But day to day, what do we do? Well, I’ll share a typical day in my working life with you! My title is a Senior House Officer (Year 2) at the moment. My day starts anywhere from 7.30 to 9am depending on the rotation I’m on, and finishes anywhere from 5 to 8 or even 10pm, depending on whether I’m on call, or if it’s a quieter or busier day. I work Monday to Friday, and per rotation, I work a full weekend on call (two fourteen hour days), a week of seven night shifts (usually 10-12 hour shifts) and a few evenings on call until 10pm. Who I work with is, on a basic level, my senior consultant, my senior registrar (s), my fellow S.H.O.s and my junior intern (s) – but that’s just my doctor team! Of course, I work with a range of other allied health professionals (nurses, physiotherapists, radiographers, occupational therapists, clinical nutritionists, speech and language therapists) and administrative staff. My day will start with either a ward round to review our in-patients (the number of which can be anything from 10 to 40) with my team, or an out-patient clinic, and similarly the case in the afternoon. In between and during the hours of the working day, I’m answering bleeps, booking investigations, taking blood tests, inserting intravenous lines, taking patients’ consent for procedures…no day is the same! Often during the day we will have lunchtime or an early morning teaching session (e.g. Journal Clubs, Grand Rounds where cases are presented by consultants), as well as multi-disciplinary meetings (MDT) about our patients’ progress. A huge part of how any team I’ve worked with runs efficiently is delegation and co-operation. We always have a list of our patients, and each patients needs our help in some way – whether that’s a change in management, a scan like an MRI or ultrasound, or a family meeting – so it’s essential to have our team work together to achieve these tasks everyday.
Hence this first heading. Listening to the symptoms and signs our patients experience and express, and working together to form a differential diagnosis of what could be wrong, and a plan to both find out and help solve the problem, is the basis of each and everyday. It’s a really privileged position you are in as a doctor to be exposed to those at their most vulnerable, and to be able to try to help. That’s what each day boils down to, and I always try to remember that, even when things are busiest.
Being a doctor means you often do not get to put yourself first – but you will learn by experience when you need to do just that.
This is very very true, and I don’t want it to sound like I’m giving out about it either. But it is worth mentioning. Recently, after seven night shifts, I was reflecting on this point, and knew I had to include it in this article. During each of those nights, which were eleven hour shifts at a minimum, I had, overall, about 30 minutes each night for a ‘break.’ I can’t sugarcoat that one, it sucked. Who’s fault is it? No ones. Two of the nights, I didn’t really have a break, and ate a protein bar to keep me going. To put this in context, I was working in A&E admissions during peak January flu season, when the news headlines about over-crowding are everywhere, and the demand on acute hospital services is overwhelming, to put it mildly. But it doesn’t change the fact that our needs as doctors were entirely secondary. Now, that’s a staffing issue, and perhaps critics would argue we should have just been pig-headed and taken 45 minutes for ourselves, or an extra shorter break or two during the night. But that guys is a lot easier said than done in the real life situation.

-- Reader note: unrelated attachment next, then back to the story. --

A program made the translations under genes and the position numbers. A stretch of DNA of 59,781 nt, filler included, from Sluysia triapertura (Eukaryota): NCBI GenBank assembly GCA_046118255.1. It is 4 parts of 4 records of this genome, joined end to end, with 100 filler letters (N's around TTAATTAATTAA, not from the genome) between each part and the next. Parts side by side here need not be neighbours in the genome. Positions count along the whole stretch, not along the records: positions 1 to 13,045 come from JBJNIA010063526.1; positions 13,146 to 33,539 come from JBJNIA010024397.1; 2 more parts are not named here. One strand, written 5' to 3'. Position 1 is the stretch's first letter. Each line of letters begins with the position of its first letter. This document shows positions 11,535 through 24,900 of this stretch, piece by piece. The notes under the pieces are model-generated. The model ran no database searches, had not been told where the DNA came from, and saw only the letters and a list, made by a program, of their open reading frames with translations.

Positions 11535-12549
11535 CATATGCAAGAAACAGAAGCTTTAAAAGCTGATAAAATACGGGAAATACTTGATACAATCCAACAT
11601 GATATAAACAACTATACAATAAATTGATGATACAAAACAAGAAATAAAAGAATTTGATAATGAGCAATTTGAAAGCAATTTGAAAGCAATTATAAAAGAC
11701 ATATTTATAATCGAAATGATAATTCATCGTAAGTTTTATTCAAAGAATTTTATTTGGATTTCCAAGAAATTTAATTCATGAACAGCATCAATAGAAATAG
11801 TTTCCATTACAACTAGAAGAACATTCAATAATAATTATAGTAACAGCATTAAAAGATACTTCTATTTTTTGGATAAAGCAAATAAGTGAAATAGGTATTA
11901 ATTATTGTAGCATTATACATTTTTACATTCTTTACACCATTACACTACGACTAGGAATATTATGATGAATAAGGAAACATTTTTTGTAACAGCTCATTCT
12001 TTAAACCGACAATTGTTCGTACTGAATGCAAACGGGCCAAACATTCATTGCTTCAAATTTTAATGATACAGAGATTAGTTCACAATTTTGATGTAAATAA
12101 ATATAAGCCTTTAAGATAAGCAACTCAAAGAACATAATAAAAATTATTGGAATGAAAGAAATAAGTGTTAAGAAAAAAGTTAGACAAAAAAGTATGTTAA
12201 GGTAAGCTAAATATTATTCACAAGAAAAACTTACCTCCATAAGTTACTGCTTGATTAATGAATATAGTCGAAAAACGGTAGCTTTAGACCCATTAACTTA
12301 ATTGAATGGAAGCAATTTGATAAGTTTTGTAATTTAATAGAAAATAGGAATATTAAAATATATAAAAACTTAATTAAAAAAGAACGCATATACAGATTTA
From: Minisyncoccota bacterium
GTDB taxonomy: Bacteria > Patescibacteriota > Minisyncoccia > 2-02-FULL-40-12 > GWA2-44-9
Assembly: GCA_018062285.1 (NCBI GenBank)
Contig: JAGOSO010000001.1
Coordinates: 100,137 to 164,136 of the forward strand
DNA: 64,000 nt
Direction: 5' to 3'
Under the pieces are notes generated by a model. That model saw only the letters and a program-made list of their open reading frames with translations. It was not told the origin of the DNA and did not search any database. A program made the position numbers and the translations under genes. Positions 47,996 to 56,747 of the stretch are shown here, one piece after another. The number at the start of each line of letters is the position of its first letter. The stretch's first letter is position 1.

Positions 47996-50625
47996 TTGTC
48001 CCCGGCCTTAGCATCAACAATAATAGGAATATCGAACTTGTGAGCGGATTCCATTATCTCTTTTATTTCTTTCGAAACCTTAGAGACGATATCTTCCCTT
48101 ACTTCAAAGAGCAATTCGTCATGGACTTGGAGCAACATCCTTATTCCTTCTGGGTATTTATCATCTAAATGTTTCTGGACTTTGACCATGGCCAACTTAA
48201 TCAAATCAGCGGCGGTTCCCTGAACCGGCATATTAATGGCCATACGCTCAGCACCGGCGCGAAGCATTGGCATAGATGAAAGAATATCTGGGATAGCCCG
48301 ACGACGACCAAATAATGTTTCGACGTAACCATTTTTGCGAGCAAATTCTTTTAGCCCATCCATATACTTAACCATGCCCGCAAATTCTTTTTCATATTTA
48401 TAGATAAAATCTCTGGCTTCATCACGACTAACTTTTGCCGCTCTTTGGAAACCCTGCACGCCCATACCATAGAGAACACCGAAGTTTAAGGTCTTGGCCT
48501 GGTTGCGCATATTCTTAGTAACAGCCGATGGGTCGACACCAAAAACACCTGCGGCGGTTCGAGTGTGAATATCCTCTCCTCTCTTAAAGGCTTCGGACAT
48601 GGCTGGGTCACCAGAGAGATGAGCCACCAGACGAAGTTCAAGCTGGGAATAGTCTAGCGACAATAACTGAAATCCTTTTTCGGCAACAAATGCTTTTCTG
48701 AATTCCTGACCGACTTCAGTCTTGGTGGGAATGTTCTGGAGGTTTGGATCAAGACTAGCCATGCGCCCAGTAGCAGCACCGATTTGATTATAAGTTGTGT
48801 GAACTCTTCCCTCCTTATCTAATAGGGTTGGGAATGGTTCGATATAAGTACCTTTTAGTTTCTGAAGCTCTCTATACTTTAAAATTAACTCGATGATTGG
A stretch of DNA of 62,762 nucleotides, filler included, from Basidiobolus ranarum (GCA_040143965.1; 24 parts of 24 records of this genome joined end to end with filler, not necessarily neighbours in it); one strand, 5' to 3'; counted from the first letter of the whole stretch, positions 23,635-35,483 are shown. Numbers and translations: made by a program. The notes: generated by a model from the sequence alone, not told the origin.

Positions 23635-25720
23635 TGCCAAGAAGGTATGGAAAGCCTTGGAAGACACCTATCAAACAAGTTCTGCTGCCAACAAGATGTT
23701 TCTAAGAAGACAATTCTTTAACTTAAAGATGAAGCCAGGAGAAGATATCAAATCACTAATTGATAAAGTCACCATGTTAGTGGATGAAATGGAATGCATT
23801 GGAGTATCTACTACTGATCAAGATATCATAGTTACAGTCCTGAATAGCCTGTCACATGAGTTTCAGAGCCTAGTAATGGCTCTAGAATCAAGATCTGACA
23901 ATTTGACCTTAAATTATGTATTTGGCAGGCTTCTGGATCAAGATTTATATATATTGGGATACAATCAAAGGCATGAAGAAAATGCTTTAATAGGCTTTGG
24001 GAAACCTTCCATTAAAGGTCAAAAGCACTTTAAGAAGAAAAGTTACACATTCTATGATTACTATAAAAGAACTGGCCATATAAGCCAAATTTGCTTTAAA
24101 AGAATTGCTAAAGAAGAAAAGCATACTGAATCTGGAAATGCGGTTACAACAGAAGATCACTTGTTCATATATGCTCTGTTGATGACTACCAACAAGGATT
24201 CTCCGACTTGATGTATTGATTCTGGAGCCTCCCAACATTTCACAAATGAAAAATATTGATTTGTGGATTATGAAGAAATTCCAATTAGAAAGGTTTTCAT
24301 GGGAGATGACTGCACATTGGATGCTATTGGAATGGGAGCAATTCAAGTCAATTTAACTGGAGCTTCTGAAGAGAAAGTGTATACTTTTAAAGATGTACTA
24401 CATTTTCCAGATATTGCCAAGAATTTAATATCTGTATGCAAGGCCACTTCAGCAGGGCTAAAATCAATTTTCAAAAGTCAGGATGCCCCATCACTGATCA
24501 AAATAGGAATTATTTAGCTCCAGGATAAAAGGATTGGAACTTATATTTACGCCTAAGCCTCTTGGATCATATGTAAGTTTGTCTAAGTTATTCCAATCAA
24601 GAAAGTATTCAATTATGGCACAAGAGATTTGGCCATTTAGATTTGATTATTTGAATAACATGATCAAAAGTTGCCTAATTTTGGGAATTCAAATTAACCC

However, I’m becoming rant-heavy, so I’ll get to the point! During the daytime, there are usually enough doctors and staff in general around, and on a typical day, I can definitely grab 40-45 minutes for a lunch break with my colleagues, and we often grab a quick coffee or tea to regroup during our ward rounds too. Breaks make us more efficient thinkers, that’s a proven fact in any profession. When things are really crazy though, you do put your patient first, always. If a patient gets unexpectedly unwell at 1pm, you don’t say ‘Sorry, it’s the lunch hour, I’ll be back in 20.’ Hells no. You stay, you ask for help, and you help your patient, because in that situation, their needs are primary. Working in healthcare in general is known to be a self-less profession – your patients’ needs are the focus of your day, and it’s really admirable to work hard for that.
Being a doctor does not mean one single thing forever – you are always learning, always striving to be better, and if lucky, you will find your niche as a doctor that marries your passion with your career.